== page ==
Cloud-based MakerBot Print does the majority of the work behind the scenes with tinkering options for the user to mess around with from print mode, to scaling, adding supports, rafts, and creating print profiles. It won’t wow enthusiasts, but is more than able to process and send files for printing without issues. The mobile app is a skeleton version of the desktop software and allows you to monitor prints, receive notifications, pause and cancel prints on the go.


Makerbot Replicator Z18 Manual

The MakerBot Replicator Z18 ships in a package mounted on a wooden crate befitting its large size. The protective packaging matches the price tag, and MakerBot has gone to length to protect the printer. The small touches like a piece of foam preventing the door from smashing open and closed are a welcome touch. The biggest issue was getting it off the crate and onto a table, which turned out to be a three-person job due to the large profile and weight of the Replicator Z18.

The package includes the printer itself, a quick start unpacking guide, PLA filament spool, Smart Extruder +, build plate tape, power cord, USB cable, and 5 mm hex wrench.

There’s a 16 step installation process before you can start using the printer, which should take no more than 15 minutes. It involves removing the protective tape, clips, and film first, then adjusting the rubberized feet to the surface. Next comes fitting the extruder (very straightforward – just push it into the carriage and magnets secure it), loading the filament spool into the holding bay that sits on the bottom of the printer below the LCD, feeding filament into the tubing, applying tape to the build plate, plugging in the power cord, and following the onscreen instructions.

Once powered up, we had to feed the filament from the tubing into the extruder which involved heating the extruder, feeding the end until it latched onto the gears, then fitting the feeder tube over the top of the extruder. It couldn’t be simpler, and the LCD provides detailed information throughout the process.

The Z18 comes pre-leveled although the assisted build plate feature is easy to use and guides the user through each step of the process instructing the user to tighten screws based on blinking LEDs. Plugging in the USB cable and firing up MakerBot Print also triggered a firmware update, which is a good sign of constant support.


Maker Bot Z18 Replicator 3d Printer 5th Generation

At first, the print quality of the Replicator Z18 was nothing short of disappointing with successive botched prints. Eager to get the most out of the printer, we contacted MakerBot support who walked us through leveling the bed assisted by the LCD instructions. A few twists of screws later and we were back in business. It had dislodged in transit.

From here onward, the print quality was nothing short of astonishing. Regardless of the size of the print, the Z18 produced blemish-free, smooth prints with details worthy of its marketing as a professional grade printer. The Smart Extruder + makes all the difference and gone are the days of joyless troubleshooting that defined earlier models of the Z18.

Makerbot Software

The quality of the prints mean they can compete with the highly accurate demands of an engineering context where parts, models, and prototypes are used to run stress tests before full-blown manufacturing commences.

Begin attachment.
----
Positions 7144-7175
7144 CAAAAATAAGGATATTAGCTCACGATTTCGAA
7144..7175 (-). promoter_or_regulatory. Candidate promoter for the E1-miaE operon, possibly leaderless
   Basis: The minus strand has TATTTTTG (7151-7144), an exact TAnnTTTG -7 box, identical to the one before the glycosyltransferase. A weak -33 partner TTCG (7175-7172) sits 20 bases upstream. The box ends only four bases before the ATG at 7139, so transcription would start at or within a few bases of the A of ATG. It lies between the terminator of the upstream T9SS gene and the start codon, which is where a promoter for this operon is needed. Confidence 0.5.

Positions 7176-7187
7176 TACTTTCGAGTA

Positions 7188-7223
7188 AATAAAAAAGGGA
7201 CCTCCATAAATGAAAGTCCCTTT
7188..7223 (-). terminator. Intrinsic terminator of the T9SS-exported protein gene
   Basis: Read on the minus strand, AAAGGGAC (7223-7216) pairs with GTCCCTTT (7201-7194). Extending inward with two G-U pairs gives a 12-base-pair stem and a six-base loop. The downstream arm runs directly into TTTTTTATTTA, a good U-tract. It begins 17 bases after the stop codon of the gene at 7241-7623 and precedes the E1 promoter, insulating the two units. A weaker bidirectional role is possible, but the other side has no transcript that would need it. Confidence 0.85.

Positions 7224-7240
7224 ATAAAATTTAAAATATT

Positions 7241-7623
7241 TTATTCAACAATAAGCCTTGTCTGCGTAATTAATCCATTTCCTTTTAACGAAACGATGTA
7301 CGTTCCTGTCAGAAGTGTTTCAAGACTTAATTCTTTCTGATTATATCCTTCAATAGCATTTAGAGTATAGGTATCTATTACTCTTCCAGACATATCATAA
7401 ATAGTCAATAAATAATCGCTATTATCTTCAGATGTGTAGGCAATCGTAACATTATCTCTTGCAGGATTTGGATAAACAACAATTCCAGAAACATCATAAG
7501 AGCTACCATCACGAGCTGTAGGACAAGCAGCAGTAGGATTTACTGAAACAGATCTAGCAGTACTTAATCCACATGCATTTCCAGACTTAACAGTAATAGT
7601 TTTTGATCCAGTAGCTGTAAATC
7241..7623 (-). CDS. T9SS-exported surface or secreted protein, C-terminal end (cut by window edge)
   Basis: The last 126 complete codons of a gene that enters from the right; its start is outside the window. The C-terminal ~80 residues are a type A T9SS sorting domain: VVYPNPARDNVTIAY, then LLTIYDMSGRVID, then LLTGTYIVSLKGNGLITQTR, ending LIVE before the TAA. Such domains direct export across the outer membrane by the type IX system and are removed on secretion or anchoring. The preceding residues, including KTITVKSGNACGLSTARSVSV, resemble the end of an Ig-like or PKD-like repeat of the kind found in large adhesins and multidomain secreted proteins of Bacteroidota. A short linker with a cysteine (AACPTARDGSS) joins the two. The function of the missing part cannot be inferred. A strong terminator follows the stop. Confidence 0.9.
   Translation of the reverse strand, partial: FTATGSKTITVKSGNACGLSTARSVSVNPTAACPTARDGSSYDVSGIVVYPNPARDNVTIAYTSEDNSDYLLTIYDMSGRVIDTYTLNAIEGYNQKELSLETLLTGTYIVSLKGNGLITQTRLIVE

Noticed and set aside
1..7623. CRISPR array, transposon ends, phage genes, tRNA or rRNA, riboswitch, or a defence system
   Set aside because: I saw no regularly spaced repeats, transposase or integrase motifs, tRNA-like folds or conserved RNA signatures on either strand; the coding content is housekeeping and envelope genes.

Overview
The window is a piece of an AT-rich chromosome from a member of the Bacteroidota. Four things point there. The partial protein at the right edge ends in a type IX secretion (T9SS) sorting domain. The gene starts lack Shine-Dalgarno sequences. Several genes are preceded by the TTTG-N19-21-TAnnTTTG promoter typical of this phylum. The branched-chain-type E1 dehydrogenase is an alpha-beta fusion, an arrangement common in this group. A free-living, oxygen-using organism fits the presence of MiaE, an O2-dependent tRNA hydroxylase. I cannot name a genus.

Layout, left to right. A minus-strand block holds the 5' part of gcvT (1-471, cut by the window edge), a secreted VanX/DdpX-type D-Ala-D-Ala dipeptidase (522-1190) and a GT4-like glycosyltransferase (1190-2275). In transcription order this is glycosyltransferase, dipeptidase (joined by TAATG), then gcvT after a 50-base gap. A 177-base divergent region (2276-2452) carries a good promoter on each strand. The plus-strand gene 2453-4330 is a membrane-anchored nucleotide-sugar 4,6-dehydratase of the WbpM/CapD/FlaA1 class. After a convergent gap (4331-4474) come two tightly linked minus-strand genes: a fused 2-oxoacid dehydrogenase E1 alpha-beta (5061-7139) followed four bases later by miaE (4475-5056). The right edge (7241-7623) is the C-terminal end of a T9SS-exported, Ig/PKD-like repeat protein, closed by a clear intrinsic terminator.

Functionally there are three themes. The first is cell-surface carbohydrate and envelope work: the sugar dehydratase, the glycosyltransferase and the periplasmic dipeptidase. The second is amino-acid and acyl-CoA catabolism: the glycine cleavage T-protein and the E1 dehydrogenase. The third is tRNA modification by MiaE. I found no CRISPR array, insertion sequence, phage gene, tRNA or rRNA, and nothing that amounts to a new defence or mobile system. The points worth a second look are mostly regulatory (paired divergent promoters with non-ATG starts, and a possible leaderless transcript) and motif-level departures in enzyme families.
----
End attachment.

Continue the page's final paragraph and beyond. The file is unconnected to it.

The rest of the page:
Where the Z18 loses points is when we consider its speed: it’s a slow printer, and although faster than previous iterations, it is still way behind similarly priced printers. Equally, it takes a while to warm up and get printing. We understand that upcoming firmware updates will attempt to increase the speed, so MakerBot is aware of the issue and is working towards a solution.


From our experience, the support from MakerBot is of the highest caliber and the people we spoke to were not only friendly and knowledgeable but eager to help us get the most out of the Replicator Z18.

MakerBot offers an extensive library of troubleshooting guides, educational articles, phone/live chat/email contacts, part replacement service, and up to three years of warranty coverage if you opt for the MakerCare Platinum package (plus priority response, wear and tear coverage, etc.). The standard warranty is a respectable one-year.


Makerbot Design Software

MakerBot lives up to its ambitions of providing a desktop-friendly professional grade printer with a massive build volume and overall ease of use. It’s miles away from the first versions of the Z18 plagued with numerous issues and the fruit of MakerBot listening to builders to finally ship the printer it was supposed to be when it first launched.

The print quality is of the highest level and should suit most professional environments down to a tee; however, we see the Z18 as the perfect prosumer 3D printer for hobbyists that have the budget and drive to create sizeable, complicated prints on a reliable, stylish, and well-designed printer.

The slow speed, cumbersome profile and software limitations don’t weigh in enough to sway us away from recommending the MakerBot Replicator Z18.

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Thomas Bardwell
Thomas Bardwell

Thomas is a journalist based in the United Kingdom with a huge passion for gaming and technology. He uses his deep research skills and experience to review 3D printers here at 3D Beginners.